# Kathy Explains all of Statistics in 30 Seconds and “How to Succeed in Sports Analytics” in 30 Seconds

I spent the weekend of October 19-21 in Pittsburgh at the 2018 CMU Sports Analytics Conference. One of the highlights of the weekend was Sam Ventura asking me to explain causal inference in 15 seconds. I couldn’t quite do it, but it morphed into trying to explain all of statistics in 30 seconds. Which I then had to repeat a few times over the weekend. Figured I’d post it so people can stop asking. I’m expanding slightly.

### Kathy Explains all of Statistics in 30 Seconds

Broadly speaking, statistics can be broken up into three categories: description, prediction, and inference.

• Description
• Summaries
• Visualizations
• Prediction
• Mapping inputs to outputs
• Predicting outcomes and distributions
• Inference/Causal Inference
• Prediction if the world had been different
• Counterfactual/potential outcome prediction

I’ll give an example in the sports analytics world, specifically basketball (this part is what I will say if I only have 30 seconds):

• Description
• Slicing your data to look at the distribution of points per game (or per 100 possessions or whatever) scored by different lineups
• Prediction
• Predicting the number of points your team will score in a game given your planned lineups
• Inference/Causal Inference
• Prediction of change in points per game if you ran totally new lineups versus the normal lineups

My day job is working for a tech healthcare company, and the following are the examples I normally use in that world:

• Description
• Distributions of patient information for emergency department admissions stratified by length of stay
• Prediction
• Predicting length of stay based on patient information present on admission
• Inference/Causal Inference
• Prediction of change in length of stay if chest pain patient had stress test vs having cardiac catheterization

So, it’s not *all* of statistics. But I think its important to understand the different parts of statistics. They have different uses and different interpretations.

### More thoughts from the conference

Any time I am at a sports conference there is always the question of “how does one succeed in/break into the field?” Many others have written about this topic, but I’ve started to see a lot of common themes. So….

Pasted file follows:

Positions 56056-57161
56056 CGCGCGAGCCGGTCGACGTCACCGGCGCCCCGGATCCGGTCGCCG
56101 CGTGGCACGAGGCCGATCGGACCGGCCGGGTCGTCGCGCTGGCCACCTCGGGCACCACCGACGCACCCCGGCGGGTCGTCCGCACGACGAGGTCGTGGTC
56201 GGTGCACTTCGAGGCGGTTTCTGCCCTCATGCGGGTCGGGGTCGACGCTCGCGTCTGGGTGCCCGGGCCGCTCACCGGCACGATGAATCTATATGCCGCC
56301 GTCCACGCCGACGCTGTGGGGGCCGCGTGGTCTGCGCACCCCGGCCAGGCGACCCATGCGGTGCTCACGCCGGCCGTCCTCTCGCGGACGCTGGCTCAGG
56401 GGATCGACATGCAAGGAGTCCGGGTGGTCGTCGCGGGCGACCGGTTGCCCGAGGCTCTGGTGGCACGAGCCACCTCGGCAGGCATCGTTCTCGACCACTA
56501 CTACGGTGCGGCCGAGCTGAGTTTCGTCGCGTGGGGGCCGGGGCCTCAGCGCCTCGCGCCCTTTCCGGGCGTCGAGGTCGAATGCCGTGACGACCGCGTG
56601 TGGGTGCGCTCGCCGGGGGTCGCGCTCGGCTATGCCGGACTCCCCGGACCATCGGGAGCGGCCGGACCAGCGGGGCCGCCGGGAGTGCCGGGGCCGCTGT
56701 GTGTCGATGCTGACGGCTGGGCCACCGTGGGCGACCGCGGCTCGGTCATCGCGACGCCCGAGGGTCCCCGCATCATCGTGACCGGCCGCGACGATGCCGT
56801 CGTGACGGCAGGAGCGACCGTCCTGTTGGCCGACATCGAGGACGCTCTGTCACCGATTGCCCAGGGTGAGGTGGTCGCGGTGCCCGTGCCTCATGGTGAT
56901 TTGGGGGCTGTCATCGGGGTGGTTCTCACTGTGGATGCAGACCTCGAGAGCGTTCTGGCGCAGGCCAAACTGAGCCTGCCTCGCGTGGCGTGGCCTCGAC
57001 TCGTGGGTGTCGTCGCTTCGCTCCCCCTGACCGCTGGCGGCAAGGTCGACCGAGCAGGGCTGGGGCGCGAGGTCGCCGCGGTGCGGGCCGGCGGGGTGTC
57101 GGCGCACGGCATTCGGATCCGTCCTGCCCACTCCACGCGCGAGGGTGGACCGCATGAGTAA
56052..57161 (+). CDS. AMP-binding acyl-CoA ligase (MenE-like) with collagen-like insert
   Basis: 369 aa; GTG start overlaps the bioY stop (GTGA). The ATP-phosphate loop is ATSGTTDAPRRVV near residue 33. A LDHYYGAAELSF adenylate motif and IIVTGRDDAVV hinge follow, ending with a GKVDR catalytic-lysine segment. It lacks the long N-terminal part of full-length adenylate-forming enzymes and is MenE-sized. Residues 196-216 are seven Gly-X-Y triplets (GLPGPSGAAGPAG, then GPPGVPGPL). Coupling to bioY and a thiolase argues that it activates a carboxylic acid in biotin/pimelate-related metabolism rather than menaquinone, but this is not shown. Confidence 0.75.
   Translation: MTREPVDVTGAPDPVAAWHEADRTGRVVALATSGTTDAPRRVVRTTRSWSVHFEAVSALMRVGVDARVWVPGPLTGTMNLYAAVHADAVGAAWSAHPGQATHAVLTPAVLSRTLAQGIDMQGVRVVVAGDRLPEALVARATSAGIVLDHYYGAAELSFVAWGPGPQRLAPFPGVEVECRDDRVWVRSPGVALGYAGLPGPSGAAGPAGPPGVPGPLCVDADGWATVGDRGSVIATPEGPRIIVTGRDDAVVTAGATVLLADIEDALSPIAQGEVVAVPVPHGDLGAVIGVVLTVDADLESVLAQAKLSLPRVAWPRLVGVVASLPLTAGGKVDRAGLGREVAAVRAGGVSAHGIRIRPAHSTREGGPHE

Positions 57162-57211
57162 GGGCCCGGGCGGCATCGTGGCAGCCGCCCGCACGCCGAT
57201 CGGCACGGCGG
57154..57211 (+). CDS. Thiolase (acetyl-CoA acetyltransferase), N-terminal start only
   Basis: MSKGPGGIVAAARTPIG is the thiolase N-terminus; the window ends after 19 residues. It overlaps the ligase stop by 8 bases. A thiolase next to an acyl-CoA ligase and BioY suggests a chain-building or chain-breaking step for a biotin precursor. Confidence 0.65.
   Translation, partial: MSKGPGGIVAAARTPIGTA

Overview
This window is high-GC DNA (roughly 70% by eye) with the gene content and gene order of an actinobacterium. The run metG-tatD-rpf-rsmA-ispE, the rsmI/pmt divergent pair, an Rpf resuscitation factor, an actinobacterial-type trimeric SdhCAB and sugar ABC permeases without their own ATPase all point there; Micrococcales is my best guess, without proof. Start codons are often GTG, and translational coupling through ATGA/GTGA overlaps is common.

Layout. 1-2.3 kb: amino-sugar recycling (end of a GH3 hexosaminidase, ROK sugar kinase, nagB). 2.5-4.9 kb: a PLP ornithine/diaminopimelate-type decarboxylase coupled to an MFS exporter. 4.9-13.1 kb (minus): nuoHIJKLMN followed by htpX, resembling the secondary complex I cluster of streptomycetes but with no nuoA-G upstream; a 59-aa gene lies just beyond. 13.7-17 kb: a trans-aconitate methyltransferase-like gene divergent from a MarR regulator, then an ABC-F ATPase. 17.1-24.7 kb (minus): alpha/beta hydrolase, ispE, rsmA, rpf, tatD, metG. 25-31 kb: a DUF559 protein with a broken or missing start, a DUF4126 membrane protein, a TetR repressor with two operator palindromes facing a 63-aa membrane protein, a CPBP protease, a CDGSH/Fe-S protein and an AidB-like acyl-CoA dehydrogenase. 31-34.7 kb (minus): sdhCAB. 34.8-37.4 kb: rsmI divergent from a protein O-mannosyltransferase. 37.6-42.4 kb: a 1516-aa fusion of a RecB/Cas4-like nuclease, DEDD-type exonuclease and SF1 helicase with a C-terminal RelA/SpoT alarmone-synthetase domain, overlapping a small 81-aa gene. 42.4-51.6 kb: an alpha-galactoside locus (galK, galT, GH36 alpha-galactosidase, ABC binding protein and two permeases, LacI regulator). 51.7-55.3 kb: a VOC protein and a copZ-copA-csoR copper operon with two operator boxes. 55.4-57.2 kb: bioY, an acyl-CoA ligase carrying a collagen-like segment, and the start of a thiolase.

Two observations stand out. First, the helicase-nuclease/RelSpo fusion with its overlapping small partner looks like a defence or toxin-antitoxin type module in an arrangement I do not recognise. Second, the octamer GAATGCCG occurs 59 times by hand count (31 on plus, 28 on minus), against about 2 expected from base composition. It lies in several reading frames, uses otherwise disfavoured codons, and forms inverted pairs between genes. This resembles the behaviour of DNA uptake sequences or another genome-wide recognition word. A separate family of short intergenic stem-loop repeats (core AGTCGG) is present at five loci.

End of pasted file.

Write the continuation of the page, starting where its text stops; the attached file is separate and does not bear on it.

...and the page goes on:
### How to Succeed in Sports Analytics in 30 Seconds

Success in sports analytics/statistics seems to require these 4 abilities:

• Domain expertise
• Communication
• Statistics
• Coding/programming/CS type skills

Imagine that each area has a max of 10 points. You gotta have at least 5/10 in every category and then like, at least 30 points overall. Yes I am speaking very vaguely. But the point is, you don’t have to be great at everything, but you do have to be great at something and decent at everything.

I don’t feel like I actually know that much about basketball or baseball, or any sport really. I didn’t play any sport in college, and generally when I watch games, I’m just enjoying the game. While watching the Red Sox in the playoffs I don’t really pay attention to the distribution of  David Price’s pitches, I just enjoy watching him pitch. Hell, I spend more time wondering what Fortnite skins Price has. I’ve been guessing Dark Voyager, but he also seems like the kind of guy to buy a new phone just to get the Galaxy skin. Anyway. I’m not an expert, but I do know enough to talk sensibly about sports and to help people with more expertise refine and sharpen their questions.

And I know statistics. And years of teaching during graduate school helped me get pretty damn good at explaining complicated statistical concepts in ways that most people can understand. Plus I can code (though not as well as others). Sports teams are chock full of sports experts, they need experts in other areas too.

These four skills are key to succeeding in any sort of analytical job. I’m not a medical expert, but I work with medical experts in my job and complement their skills with my own.

### Concluding thoughts from the conference

Man, no matter what a talk is about, there’s always the questions/comments of “did you think about this other variable” (yes, but it wasn’t available in the data), “could you do it in this other sport…” (is there data available on that sport?), “what about this one example when the opposite happened?” (-_-), “you need to be clearer about how effects are mediated downstream, there’s no way this is a direct effect even if you’ve controlled for all the confounding” (ok that one’s usually me), etc.

Next time, we are going to make bingo cards.